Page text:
The ‘Wild’ History Behind America’s Counterintelligence Service

Photo Credit: 1. Historical / Getty Images 2. The Washington Post / Getty Images
Photo Credit: 1. Historical / Getty Images 2. The Washington Post / Getty Images

William “Wild Bill” Donovan is widely known as the “father of American Intelligence.” His determination to create a centralized counterintelligence unit paved the way for the modern CIA. Despite pushback from various government agencies and personnel, he persevered, showing everyone the meaning behind his infamous moniker.

A decorated war hero

Bill Donovan fought with the 165th Regiment during WWI. He’s said to have been a demanding leader who often pushed his troops to the limit. His team was an integral part of the Second Battle of the Marne in July 1918, and their presence was noted during the Meuse-Argonne Offensive in October 1918.

It’s rumored that Bill got his nickname during the war. Legend has it that he made his battalion run a three-mile obstacle course, after which the men fell to the ground, out of breath. The 35-year-old chastised them, saying, “What the hell’s the matter with you guys?” to which a soldier responded, “But hell, we are not as wild as you are, Bill.” From that day on, he was known as Wild Bill, a moniker he publicly denounced, but secretly loved.

Donovan walking along railway tracks during WWI
Donovan during WWI. (Photo Credit: Public Domain / Wikimedia Commons)

When the war came to an end in November 1918, Bill had been injured a total of three times. He’d risen to the rank of full colonel and had become one of the war’s most honored and decorated soldiers. Not only did he receive two Purple Hearts, but he was also awarded the Silver Star, the Medal of Honor, and the Distinguished Service Medal, among others.

A need for central intelligence

When WWII broke out in 1939, intelligence operations in the U.S. were split between nearly a dozen government agencies. They didn’t get along and viewed each other as rivals, especially when it came to getting a portion of the government’s annual budget. This didn’t go unnoticed by other nations, with Britain in particular pointing out it would impact America’s effort during the war.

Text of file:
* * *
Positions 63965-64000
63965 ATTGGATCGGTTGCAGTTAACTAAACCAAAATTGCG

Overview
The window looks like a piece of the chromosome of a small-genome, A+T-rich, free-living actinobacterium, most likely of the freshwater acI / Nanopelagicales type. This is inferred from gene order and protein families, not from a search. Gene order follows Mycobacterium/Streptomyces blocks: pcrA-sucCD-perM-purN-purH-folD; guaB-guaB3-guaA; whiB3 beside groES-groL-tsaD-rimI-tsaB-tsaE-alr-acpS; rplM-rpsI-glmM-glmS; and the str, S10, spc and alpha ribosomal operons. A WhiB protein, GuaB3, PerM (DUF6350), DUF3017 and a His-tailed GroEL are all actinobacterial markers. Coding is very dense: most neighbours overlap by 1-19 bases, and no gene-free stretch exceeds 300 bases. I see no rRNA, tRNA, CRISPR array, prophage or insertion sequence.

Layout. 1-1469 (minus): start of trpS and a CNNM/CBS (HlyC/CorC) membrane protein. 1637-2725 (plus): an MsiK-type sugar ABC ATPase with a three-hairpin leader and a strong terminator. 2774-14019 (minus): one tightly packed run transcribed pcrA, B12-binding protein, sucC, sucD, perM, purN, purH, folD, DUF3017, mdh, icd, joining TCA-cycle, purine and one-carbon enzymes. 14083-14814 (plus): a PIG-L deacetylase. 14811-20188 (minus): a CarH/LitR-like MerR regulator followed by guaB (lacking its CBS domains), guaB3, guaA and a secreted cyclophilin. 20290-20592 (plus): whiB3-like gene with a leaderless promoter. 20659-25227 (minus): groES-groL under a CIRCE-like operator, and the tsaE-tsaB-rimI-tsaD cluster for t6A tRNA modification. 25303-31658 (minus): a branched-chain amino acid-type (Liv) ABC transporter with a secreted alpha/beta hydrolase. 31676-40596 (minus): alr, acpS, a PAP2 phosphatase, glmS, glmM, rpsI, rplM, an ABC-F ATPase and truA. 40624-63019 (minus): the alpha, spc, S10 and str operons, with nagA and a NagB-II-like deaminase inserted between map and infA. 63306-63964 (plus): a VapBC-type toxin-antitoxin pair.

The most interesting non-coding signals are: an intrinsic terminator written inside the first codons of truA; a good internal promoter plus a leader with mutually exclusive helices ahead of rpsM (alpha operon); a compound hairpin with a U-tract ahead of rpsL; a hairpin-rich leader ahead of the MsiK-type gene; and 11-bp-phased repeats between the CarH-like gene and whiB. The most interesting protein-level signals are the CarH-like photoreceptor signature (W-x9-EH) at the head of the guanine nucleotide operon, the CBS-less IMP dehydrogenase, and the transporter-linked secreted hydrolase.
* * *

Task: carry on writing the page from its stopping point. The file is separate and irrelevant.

In the summer of 1940, Bill Donovan, by then a successful lawyer, was invited by Canadian airman William Stephenson to be the President’s envoy to Britain. President Franklin D. Roosevelt hoped the trip would allow the war hero to see if the U.K. had the capabilities to withstand an attack by the Nazis. British Prime Minister Winston Churchill also saw an advantage in the trip, as he hoped Donovan could convince Roosevelt to provide more aid in exchange for intelligence information.

Bill Donovan presents a medal for merit to William Stephenson
Donovan presenting a medal of merit to William Stephenson, 1946. (Photo Credit: Bettmann / Getty Images)

Donovan was briefed on Britain’s new Special Operations Executive (S.O.E.) unit, designed to infiltrate occupied Europe and help anti-Nazi resistance groups. It provided them with supplies and directed them in attacks against German communication and supply lines, hindering their primary method for spreading propaganda.

Upon his return to the U.S., Donovan met with Roosevelt to share his belief that the country needed something similar to the British unit. While the president was cautious about the idea, the other intelligence agencies were against it, with F.B.I. director J. Edgar Hoover calling the idea “Roosevelt’s folly.”

The creation of the Coordinator of Information

On June 18, 1941, President Roosevelt used his executive powers to create the Office of the Coordinator of Information (C.O.I.), with Bill Donovan at the helm. His plan was for the agency to gather and analyze information that would then be used to engage in secret operations.

Headquartered in a nondescript building overlooking the Lincoln Memorial in Washington, the C.O.I. was a largely civilian operation. With control over the hiring process, Donovan brought aboard associates, those with travel experience, and individuals with knowledge of global affairs.

He was also not a typical leader. He urged his employees to be creative and think outside of the box, and he wanted them to find innovative solutions to difficult problems.

Franklin D. Roosevelt standing in front of a building